Brain aneurysm: All you need to know about the condition Emilia Clarke had
This World Brain Day, discussions have been reinitiated about the potentially fatal brain condition, following the Game of Thrones actor’s revelation. Neurology experts weigh in on the importance of timely diagnosis and treatment.
Recently, Game of Thrones actor Emilia Clarke opened up about losing “quite a bit” of her brain following two emergency procedures she had to undergo on account of brain aneurysms. “The amount of my brain that is no longer usable — it’s remarkable that I am able to speak, sometimes articulately, and live my life completely normally with absolutely no repercussions. I am in the really, really small minority of people that can survive,” she had said during her appearance on BBC’s Sunday Morning. And chances of survival, experts agree, are very slim.
“In Emilia’s case, the actor was diagnosed with two aneurysms. She underwent the coiling procedure first in 2011, which is minimally invasive for one aneurysm. The other aneurysm was very small, and was left untreated to observe the growth of the same. Two years later, they found that the aneurysm has increased in size, and she went for a surgery. But during the surgery, the aneurysm got ruptured and they had to convert the surgery from minimally invasive to open surgical clipping and saved the actor’s life, which is a very rare thing to happen,” says Dr Gaurav Goel, director and head, Neuro Interventional Surgery, Institute of Neurosciences, Medanta Hospital.
What is brain aneurysm?
“A brain aneurysm means ballooning of a blood vessel in the brain. It is a serious condition, because if it ruptures, there can be bleeding in the brain, which can be life-threatening. When an aneurysm ruptures, the patient may experience very severe headache. If so, it is advised to seek medical help immediately,” informs Dr CS Narayanan VSM, HOD and consultant, Department Of Neurology, HCMCT Manipal Hospital, Dwarka.
In some cases, genetic factors may also play a role in the development of aneurysms. “First-degree relatives of the patient with ruptured aneurysm may have unruptured aneurysms in their brain. Therefore, routine screening for aneurysm is advisable for siblings and children of ruptured aneurysm patients,” says Dr Jaideep Bansal, director and HOD, Neurology, Fortis Hospital Shalimar Bagh. He adds, “Other causes of aneurysms are trauma, infection-septic emboli (mycotic aneurysm), connective tissue disorders (like Ehlers-Danlos syndrome) and atherosclerosis. Hypertension, drug abuse (especially cocaine) and smoking are risk factors for the development of aneurysm.”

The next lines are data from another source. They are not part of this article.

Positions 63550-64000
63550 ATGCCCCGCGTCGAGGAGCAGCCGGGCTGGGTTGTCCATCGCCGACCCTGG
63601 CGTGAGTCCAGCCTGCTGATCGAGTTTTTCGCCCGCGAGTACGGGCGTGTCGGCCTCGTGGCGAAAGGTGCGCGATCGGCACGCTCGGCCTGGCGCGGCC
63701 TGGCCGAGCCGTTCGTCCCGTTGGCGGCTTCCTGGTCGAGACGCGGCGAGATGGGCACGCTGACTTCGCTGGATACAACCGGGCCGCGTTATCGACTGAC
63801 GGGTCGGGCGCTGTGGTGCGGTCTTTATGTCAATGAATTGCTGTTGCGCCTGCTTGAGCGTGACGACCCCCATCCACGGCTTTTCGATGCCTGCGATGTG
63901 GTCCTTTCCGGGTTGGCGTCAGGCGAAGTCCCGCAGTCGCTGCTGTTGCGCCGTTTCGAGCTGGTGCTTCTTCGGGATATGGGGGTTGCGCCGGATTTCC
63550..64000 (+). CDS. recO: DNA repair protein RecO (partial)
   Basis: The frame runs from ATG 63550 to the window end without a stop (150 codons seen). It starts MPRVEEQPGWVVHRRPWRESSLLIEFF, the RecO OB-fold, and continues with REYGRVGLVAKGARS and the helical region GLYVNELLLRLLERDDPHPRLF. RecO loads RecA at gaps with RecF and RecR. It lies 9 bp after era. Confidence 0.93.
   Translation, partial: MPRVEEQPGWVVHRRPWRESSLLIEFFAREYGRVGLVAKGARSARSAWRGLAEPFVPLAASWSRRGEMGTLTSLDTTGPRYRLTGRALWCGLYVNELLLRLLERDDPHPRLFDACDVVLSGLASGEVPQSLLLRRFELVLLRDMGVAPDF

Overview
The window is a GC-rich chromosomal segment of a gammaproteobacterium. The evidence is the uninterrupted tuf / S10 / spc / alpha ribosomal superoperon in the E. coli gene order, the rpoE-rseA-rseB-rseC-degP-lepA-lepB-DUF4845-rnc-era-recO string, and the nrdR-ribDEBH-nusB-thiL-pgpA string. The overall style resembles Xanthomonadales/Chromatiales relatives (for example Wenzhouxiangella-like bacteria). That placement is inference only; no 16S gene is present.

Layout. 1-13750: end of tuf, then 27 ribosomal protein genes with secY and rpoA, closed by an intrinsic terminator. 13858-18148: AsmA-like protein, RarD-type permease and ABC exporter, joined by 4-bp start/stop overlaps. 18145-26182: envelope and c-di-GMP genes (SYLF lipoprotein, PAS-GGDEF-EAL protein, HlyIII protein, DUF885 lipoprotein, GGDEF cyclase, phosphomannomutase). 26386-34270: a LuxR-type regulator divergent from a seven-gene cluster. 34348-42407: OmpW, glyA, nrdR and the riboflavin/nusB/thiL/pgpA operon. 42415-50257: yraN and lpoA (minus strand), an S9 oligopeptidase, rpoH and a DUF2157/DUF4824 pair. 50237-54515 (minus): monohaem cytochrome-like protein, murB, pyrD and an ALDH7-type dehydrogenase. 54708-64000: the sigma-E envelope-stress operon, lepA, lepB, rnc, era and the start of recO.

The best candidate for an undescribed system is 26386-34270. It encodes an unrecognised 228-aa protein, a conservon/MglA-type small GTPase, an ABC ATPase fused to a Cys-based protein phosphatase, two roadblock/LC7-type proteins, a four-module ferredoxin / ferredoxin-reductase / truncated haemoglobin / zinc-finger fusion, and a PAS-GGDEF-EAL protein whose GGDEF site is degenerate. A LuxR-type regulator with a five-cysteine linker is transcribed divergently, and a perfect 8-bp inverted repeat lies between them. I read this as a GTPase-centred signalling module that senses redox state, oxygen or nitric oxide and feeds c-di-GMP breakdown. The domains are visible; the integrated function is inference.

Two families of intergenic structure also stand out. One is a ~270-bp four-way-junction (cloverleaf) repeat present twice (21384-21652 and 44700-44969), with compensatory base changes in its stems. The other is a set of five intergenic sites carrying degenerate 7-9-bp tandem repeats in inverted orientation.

Symptoms of aneurysm
In case of unruptured aneurysms, a headache may occur several days or weeks before the rupture. Other symptoms, according to Dr Sachin Kandhari, senior neurosurgeon and managing director, IBS Hospital, New Delhi, are dilated pupil in one eye, blurred or doubled vision/problem with eye movements, pain above or behind the eye, back of the head or neck. For ruptured aneurysms, symptoms can include a sudden, severe headache, neck stiffness, vision problems, dizziness and difficulty in communicating, and seizures, too.
Diagnosing an aneurysm
“Only one of three patients survives and recovers from the rupture of the artery. Its symptoms get into focus only when the aneurysm ruptures and patients showcase severe symptoms like sudden severe headache, occasional headaches, vomiting and loss of consciousness. People who smoke, people with uncontrolled high blood pressure, women of 40 years of age and patients with connective tissue disorders and polycystic kidney disease are largely at a risk of developing these aneurysms. If you or someone you know is suffering from headaches, it is best to get it scanned with the help of MRI NMR angiogram to rule out an aneurysm. Because if you can diagnose this aneurysm before it gets ruptured, you can save lives at a right time,” says Dr Goel.
What precisely causes aneurysms to occur is still a mystery. Also, it is unlikely that an aneurysm will go away on its own after being discovered. Nevertheless, improving our way of life can help control aneurysms and prevent them from rupturing, says Dr Kandhari. These are:
- Hypertension makes one prone to aneurysms, hence, one must keep blood pressure in check
- Quit smoking, limit caffeine and alcohol intake
-Exercise regularly, without excessive heavy lifting
- Consume a well-balanced diet that focuses on fresh fruits, vegetables and whole grains etc
- Avoid consuming cocaine or other stimulant drugs
Celebs who’ve spoken about aneurysm in the past
Actor Sharon Stone had revealed in past interviews that she suffered a brain aneurysm back in 2001. The Oscar-nominated actor, who was 43 at the time, said she suffered bleeding in the brain for as many as nine days, and suffered a severe headache. She later experienced speech issues, including aphasia, as well as a speech stutter.
Singer-songwriter Neil Young was also treated for a cerebral aneurysm in 2005. According to a CNN report, Young underwent “minimally invasive neuroradiology” at a New York hospital. It is said that following the diagnosis of the potentially fatal condition, Young reportedly made major lifestyle changes, including quitting smoking marijuana.
Author tweets @srinidhi_gk